The Beginning of a Political Fall

"Ex Machina" #45 from Wildstorm (an imprint of DC Comics)

(I haven't read more than a random smattering of issues of this series and the previous one, #44.)

This is the first issue of the last story-arc of Brian K. Vaughan's "Ex Machina". The series that presented a superhero stopping one of the planes that struck the Twin Towers on September 11th 2001, the series that has an ex-superhero mayor of New York City, the series that showed a fictional mayor choose to legalize same-sex marriage in the five burroughs of NYC, is coming to a close in four months.

How will this beautifully ordered insanity end? Reporter Suzanne Padilla was imbued with the third formerly unknown 'superpower' in the last issue: Mayor Mitchell Hundred the 'superhero' can psychically control machines, Phearson the 'supervillain' could psychically control animals (before his death), and now we have a new wrinkle in the form of Ms. Padilla now being able to control people. Scary.

Honestly, not much happens in this issue. It's mostly set-up and drum-beating. Mayor Hundred and his main aide Dave speak about abortion and whether or not a government has the right to openly support any form of birth control. Tony Harris's art isn't at its best in these pages. His figures look stiff and his scenery blurry. The flashback? An especially brilliant one. 'The Great Machine', Hundred's nom-de-tights from his short time as a crime-fighter, flies out to the Roosevelt Island tram-car stuck over the river and discovers... a woman about to give birth! Trapped on the Roosevelt Island tram, how will the Great Machine get out of this one? As always the flashback story could be a great story all by itself, but is made relevant when tied-in with the main storyline. The art is also really solid in these pages.

In the middle, a conversation between Mayor Hundred and the Police Commissioner of NYC about the (very, VERY) unusual activity of last issue. Read my review to get a better idea.

Suzanne Padilla then shows herself and when asked: "The Mayor. You're... you're gonna kill him, aren't you?" she replies "Don't be ridiculous. I'm going to kill everyone on the planet."

Then we see the title of this final arc of the series: "Pro-Life" Part One. Is Brian K. Vaughan a smart wanker or what? Just look at his smug little smile. He knows it. In the physical comic, this statement is immediately followed by the preview pages for Wildtorm's upcoming "Planetary" #27, that series' final issue. What more could you want?

(Brian K. Vaughan and his little smile.)

Well, a bit more story to begin with. I never realized until reading this how badly Vaughan is guilty of 'writing for the trade' as they call it. I have no doubt that by the end of this arc everything will be wrapped up pretty well. But as someone coming off of the crazy action conclusion of an arc and to find myself thrown into the slow-moving nothingness of a beginning of an arc... You have to understand. I HAD TO DIG JUST TO HAVE SPECIFIC EVENTS TO WRITE ABOUT FOR MY REVIEW. Last month I could barely contain all the information I had to give you. This is a problem in my mind. If you want to tell 150-page-sized stories. Do that. Write a series of small "Ex Machina" graphic novels. GO STRAIGHT TO THE 'TRADE'! I'll read them if they're good! Don't split a big story into little parts with a huge imbalance of story elements. Judd Winick does this too, only worse. An issue of meat- followed by an issue of fluff- followed by an issue of meat. An issue of character work- followed by an issue of action- followed by an issue of character work. Is it so hard to build your plot with multiple spikes of rising action? Jeez.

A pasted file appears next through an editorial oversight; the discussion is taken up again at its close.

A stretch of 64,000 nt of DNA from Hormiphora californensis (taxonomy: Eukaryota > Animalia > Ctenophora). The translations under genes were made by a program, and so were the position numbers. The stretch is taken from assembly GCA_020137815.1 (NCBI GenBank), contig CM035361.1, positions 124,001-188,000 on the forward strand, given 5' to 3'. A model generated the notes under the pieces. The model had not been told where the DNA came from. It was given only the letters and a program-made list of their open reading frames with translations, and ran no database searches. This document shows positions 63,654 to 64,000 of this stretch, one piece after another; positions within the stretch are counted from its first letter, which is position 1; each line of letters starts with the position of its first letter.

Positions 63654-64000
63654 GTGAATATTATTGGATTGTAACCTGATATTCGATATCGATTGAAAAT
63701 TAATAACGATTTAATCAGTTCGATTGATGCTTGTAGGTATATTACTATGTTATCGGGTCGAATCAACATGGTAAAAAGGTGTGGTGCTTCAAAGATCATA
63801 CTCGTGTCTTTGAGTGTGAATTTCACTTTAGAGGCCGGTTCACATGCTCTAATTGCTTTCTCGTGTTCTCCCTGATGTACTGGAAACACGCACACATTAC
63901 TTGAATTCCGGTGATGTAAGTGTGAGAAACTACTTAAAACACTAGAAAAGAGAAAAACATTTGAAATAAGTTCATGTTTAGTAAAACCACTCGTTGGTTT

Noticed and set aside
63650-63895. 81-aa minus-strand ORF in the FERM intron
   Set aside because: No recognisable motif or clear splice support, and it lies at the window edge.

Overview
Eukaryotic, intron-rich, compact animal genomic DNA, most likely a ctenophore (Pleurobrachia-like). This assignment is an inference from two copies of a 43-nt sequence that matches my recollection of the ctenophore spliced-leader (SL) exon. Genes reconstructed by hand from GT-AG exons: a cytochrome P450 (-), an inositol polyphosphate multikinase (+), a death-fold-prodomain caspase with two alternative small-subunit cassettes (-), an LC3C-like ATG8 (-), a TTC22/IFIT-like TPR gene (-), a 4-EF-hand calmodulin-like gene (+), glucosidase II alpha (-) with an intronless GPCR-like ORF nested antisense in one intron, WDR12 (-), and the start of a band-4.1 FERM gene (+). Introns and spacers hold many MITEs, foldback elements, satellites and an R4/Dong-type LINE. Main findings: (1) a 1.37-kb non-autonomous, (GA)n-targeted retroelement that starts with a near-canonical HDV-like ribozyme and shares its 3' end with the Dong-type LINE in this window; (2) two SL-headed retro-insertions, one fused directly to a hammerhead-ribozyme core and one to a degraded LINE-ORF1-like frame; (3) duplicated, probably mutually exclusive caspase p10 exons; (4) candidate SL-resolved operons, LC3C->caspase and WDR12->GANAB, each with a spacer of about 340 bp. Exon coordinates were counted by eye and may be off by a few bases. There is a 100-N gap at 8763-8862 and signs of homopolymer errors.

And Harris needs to be more careful. His style leans toward stiffness in the way the characters stand. They need to have a flowing dynamic pose (like he usually does) to look alive.

THE LONG AND SHORTBOX OF IT? This is pretty good, slightly uneven material. I hope BKV has the plan to carry this out smart and exciting and Harris's work will be fluid and striking, like most of "Ex Machina" has been! I'll be reading and reviewing the last four issues here.

UPDATE: 9/20/2oo9

I bought a copy of "Ex Machina" #34 on the street the other day and read it on the train. It is an excellently constructed issue giving us a quick version of the life story of the very interesting character, Commissioner Amy Angotti. And I only paid a buck for it! That is perhaps the single best thing about living in New York. Comic-books sold on the sidewalk. Amazing.

Oh, more importantly, it gives great illumination to me about the scene in which Hundred talks with her. I now see that some long-term threads were added to there, and I enjoyed it more. It made the whole issue feel less... empty.

So my ignorance shouldn't account for the quality of this issue. This is the final story-arc of a four or five year-old series. Not everything is going to make perfect sense to me since I haven't read every issue of the series. I revise my statement to "very good, if slightly uneven material".

That is all.

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